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Caste at the Finborough Theatre

Published by: Carolin Kopplin on 5th Apr 2017 | View all blogs by Carolin Kopplin

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George D'Alroy (Duncan Moore) and his beloved Esther (Isabella Marshall)

Kind hearts are more than coronets, and simple faith than Norman blood.

First produced in 1867, Caste was one of a series of plays in the naturalistic style by theatrical revolutionary T. W. Robertson. Robertson was the first playwright who dared to show comtemporary British people in realistic settings and directed his own work. He was a great influence on Arthur Wing Pinero, who based the character of Tom Wrench in Trelawny of the Wells on Robertson, and on W.S. Gilbert, who admired his theatrical innovations, stating that Robertson "pointed the way for a whole new movement". Caste, widely considered to be Robertson's masterpiece. focuses on the distinction of class and rank in Victorian Britain.

To celebrate the 150th anniversary of T. W. Robertson's comedy, the Finborough Theatre presents the first UK production of Caste in over 20 years.

London 1867. George D'Alroy (Duncan Moore), a soldier and the son of a French nobleman, asks his friend Captain Hawtree (Ben Starr) for advice. He has fallen in love with Esther Eccles (Isabella Marshall), a beautiful ballet dancer from a poor family. Esther's father (Paul Bradley) is a drunkard and her sister Polly (Rebecca Collingwood), also a performer, is engaged to a plumber with the unflattering name Sam Gerridge (Neil Chinneck). Hawtree warns his friend that he should never marry beneath him, although he himself has aspirations of marrying an aristocrat far above his station. However, George does not listen to his friend's advice. When Esther tells him about a dancing opportunity in Manchester, George proposes to her to keep his beloved in London.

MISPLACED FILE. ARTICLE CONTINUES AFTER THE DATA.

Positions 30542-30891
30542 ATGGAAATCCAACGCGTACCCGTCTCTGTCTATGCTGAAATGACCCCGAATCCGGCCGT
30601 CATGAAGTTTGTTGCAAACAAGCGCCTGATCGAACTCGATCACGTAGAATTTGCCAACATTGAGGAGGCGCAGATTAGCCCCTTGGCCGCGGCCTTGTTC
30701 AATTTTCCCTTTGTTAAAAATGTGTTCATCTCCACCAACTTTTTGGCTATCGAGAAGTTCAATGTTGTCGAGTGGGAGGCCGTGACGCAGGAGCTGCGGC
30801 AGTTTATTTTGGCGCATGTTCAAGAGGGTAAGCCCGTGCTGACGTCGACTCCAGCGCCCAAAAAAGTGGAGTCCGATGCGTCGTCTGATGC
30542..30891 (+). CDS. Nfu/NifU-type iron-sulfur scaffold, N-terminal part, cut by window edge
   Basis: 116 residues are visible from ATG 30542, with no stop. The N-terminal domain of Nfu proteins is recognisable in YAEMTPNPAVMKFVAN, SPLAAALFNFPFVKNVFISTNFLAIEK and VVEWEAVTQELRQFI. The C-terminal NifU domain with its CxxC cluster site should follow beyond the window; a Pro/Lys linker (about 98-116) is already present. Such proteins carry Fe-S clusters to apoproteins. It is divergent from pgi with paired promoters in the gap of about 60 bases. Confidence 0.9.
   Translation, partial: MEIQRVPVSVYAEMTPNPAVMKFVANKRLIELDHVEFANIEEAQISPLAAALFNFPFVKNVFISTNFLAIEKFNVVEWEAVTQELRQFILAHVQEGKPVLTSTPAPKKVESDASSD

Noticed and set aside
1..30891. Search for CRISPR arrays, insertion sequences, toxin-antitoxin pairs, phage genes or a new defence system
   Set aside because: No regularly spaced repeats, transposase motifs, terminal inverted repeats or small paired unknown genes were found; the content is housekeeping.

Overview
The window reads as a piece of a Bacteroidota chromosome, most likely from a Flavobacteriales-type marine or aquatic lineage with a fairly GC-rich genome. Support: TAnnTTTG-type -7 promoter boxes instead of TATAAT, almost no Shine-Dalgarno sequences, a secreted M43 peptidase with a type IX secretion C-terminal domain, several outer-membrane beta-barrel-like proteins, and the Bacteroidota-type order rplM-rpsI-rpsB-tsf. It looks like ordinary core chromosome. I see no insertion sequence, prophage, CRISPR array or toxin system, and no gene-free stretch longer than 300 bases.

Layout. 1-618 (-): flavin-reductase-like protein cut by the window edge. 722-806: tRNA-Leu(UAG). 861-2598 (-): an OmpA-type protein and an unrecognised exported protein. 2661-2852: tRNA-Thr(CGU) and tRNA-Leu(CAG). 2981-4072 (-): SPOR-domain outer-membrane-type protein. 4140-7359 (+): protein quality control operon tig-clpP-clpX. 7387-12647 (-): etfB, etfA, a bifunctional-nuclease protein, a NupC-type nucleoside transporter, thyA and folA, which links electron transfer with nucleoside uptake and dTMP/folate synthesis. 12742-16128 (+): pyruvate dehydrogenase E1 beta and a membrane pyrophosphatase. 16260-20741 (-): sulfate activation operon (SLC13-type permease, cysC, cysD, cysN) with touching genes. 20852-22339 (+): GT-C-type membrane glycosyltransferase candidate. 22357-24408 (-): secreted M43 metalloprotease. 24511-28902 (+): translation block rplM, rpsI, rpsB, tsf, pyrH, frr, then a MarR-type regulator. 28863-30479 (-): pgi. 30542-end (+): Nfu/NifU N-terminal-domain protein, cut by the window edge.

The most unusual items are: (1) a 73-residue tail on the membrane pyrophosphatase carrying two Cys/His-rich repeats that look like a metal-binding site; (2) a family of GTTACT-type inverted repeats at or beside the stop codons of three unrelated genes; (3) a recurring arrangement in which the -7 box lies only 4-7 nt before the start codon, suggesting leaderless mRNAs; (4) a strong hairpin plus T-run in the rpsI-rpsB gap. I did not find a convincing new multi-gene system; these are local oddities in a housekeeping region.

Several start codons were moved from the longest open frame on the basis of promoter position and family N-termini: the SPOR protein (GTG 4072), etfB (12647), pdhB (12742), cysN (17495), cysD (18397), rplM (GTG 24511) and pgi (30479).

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The Marquise de St. Maur is not amused - Susan Penhaligon and Paul Bradley

Six months later, George is called to arms and his mother, the Marquise de St. Maur (Susan Penhaligon) arrives to say her goodbyes. She is mortified when she learns of his marriage to a common girl but there are more important matters at stake. Family honour forces George to go and fight in India, leaving his wife behind to confront the class prejudices of e Marquise, whilst coping witthh her drunken father at the same time.

Charlotte Peters directs a charming production of Robertson's comedy drama, which naturally does not appear as revolutionary today as it did 150 years ago, but still has much to offer - some very witty lines and colourful characters. Duncan Moore and Isabella Marshall are lovely as the ill-fated couple, believing that love can conquer all. Susan Penhaligon's arrogant aristocrat evokes Edith Evans in her prime, and Paul Bradley's unscrupulous and workshy scrounger Eccles seems a lost brother to Eliza Dolittle's father in Pygmalion. Rebecca Collingwood impresses as Esther's flirtatious and self-assertive younger sister Polly who loves theatrics but makes the right choice with Neil Chinneck's hard-working plumber Sam. Ben Starr convinces as Captain Hawtree who also learns a thing or two about "caste".   

A rare revival of a delightful play that should not be missed.

By Carolin Kopplin

Until 18th April 2017

Finborough Theatre

Running time: 1 hour 45 minutes including one interval. 

Photos by Greg Veit.

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